A man from Yonkers, New York, was recognized as the first human in the United States to be bitten by the Haemaphysalis longicornis tick, also known as the Asian longhorned tick, according to researchers, who reported that 90 of the ticks were found near the man’s residence.

Experts recently expressed concern about the spread of the invasive tick species, which was first identified in the U.S. in 2017 and can transmit numerous human infections.

The man, aged 66 years, removed the tick from his leg in June 2018.

“Prior to [this], no human in the U.S. was known to have been bitten by this tick species, but it is difficult to be certain that human bites had not previously occurred, as patients do not always find or save the tick that bit them, and when they do, the option of expert identification by an entomologist may not be available,” Gary P. Wormser, MD, chief of the division of infectious diseases at New York Medical College, and colleagues wrote in Clinical Infectious Diseases.

Photo of an Asian long-horned tick 
Researchers reported the first bite in the U.S. from the Asian longhorned tick, an invasive tick species that can carry numerous human pathogens.
Source: CDC/James Gathany

“A recent analysis of human-biting ticks worldwide considers H. longicornis a ‘frequent’ parasite of humans. ... If future introductions of this tick species should occur and if some of the introduced ticks were infected with [severe fever with thrombocytopenia virus], this could indeed post a public health concern.”

According to the case report, the man was asymptomatic and did not develop clinical illness but was prescribed doxycycline by his primary care physician because the tick was believed to be Ixodes scapularis, which spreads Lyme disease. He took the tick to the Lyme Disease Diagnostic Center in Westchester County, New York. It was sent for testing and was identified as H. longicornis.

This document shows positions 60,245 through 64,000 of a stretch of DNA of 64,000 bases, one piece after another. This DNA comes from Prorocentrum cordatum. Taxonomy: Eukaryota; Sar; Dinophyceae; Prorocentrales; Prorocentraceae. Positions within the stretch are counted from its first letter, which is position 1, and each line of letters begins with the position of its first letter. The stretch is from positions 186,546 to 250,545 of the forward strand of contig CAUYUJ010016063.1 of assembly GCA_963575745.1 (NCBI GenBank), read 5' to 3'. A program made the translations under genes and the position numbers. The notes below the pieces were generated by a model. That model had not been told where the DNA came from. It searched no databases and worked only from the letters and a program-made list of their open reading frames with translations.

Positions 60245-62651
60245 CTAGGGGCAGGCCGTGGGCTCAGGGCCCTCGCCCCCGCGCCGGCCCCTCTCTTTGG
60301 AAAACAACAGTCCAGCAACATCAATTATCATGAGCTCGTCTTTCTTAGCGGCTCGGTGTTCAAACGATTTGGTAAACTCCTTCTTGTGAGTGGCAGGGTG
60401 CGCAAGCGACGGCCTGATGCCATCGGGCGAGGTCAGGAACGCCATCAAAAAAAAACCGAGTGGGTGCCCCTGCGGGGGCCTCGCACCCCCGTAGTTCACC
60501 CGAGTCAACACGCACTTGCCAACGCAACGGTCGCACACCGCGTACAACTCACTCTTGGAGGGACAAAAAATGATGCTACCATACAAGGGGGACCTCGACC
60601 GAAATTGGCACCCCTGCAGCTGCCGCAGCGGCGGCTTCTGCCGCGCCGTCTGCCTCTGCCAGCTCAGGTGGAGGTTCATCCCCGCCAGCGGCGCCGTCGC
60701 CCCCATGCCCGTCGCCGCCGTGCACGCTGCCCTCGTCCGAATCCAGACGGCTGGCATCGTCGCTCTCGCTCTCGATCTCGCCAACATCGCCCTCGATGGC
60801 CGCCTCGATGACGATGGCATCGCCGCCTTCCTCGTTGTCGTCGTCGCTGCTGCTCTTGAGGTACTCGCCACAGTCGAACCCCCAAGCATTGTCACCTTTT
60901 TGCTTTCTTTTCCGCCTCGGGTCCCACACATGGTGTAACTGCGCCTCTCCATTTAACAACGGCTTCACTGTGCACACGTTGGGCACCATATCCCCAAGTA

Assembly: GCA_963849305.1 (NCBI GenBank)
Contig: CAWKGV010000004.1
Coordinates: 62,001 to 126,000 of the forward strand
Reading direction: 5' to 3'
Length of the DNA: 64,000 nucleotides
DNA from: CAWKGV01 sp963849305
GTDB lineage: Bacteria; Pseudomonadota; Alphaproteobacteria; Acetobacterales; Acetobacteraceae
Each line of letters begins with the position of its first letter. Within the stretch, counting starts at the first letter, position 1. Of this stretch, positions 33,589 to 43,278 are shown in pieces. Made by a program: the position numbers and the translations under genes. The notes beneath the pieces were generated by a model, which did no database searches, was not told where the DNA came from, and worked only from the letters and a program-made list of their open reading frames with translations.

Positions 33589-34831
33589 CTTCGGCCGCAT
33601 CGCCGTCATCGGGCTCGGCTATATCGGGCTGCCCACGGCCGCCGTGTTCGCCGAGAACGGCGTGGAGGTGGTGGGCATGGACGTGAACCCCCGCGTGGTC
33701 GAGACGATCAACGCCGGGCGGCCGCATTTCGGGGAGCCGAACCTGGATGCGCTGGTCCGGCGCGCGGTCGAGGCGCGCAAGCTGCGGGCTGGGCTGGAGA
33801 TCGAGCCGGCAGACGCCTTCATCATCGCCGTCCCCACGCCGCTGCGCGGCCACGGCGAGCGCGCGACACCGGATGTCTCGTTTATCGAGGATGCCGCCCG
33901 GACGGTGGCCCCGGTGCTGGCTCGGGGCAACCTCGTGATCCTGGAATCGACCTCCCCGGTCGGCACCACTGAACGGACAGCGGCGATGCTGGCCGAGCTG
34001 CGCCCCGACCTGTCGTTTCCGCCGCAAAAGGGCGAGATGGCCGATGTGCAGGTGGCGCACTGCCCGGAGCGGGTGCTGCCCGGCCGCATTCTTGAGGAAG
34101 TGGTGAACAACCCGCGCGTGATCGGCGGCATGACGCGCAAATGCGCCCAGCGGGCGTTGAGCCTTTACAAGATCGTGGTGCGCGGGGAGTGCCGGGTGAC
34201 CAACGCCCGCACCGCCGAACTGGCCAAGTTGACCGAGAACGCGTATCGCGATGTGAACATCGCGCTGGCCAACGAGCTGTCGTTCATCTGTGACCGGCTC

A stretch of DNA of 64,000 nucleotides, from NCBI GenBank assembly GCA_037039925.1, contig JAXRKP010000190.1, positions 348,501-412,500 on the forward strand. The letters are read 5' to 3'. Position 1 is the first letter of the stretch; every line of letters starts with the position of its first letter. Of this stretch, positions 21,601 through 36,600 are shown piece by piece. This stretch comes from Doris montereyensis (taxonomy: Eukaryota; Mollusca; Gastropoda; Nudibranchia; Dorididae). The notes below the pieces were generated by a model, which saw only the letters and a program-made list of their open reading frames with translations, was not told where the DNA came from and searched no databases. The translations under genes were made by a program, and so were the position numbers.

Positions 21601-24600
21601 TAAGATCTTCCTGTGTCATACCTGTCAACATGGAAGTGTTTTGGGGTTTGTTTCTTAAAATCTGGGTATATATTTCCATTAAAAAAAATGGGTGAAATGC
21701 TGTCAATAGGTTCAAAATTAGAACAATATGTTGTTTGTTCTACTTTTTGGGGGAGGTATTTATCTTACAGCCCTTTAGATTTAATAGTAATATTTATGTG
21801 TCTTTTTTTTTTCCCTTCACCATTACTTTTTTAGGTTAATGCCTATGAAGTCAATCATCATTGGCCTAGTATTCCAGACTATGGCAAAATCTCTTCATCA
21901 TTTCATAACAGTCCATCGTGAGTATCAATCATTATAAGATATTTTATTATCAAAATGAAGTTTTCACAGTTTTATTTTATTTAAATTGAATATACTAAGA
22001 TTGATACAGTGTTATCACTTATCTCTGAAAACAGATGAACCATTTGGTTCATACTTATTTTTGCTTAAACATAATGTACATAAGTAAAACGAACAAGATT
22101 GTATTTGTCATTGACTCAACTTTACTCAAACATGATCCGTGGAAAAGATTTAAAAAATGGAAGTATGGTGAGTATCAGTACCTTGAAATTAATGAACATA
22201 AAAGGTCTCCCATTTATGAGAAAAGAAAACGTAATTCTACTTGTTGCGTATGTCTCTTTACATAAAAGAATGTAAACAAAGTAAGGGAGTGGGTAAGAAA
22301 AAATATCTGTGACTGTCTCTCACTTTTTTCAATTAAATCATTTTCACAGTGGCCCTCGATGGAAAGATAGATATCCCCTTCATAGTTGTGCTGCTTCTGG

Tick sampling was conducted near the patient’s home on July 2 and 9, at a nearby park on July 9 and 18 and a nearby trail on July 10. A total of 90 ticks were collected, four near the home, 25 in the park and 61 on the trail, creating the first known collection of H. longicornis in New York State, according to the report.

Female H. longicornis ticks can reproduce without mating, sometimes resulting in mass infestations numbering thousands of ticks.

H. longicornis is a potentially devastating ectoparasite of domestic animals and a vector of both human and veterinary pathogens,” Bobbi S. Pritt, MD, MSc, director of the clinical parasitology laboratory at the Mayo Clinic, wrote in a related commentary.

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“Despite intensive control and elimination efforts, H. longicornis expanded beyond its initial site of detection and has now been detected in 10 states: Arkansas, Connecticut, Kentucky, Maryland, New Jersey, New York, North Carolina, Pennsylvania, Virginia, and West Virginia. While [Wormser and colleagues’] report of a human bite is unsurprising given this tick’s known behavior elsewhere, it clearly proves that this invasive tick is continuing its host biting behavior in its newest location.” – by Caitlyn Stulpin

Disclosures: Pritt reports no relevant financial disclosures. Wormser reports receiving research grants from Immunetic, Inc., the Institute for Systems Biology, Rarecyte, Inc., NIH/Tufts, and Quidel Coporation and is an unpaid board member of the American Lyme Disease Foundation.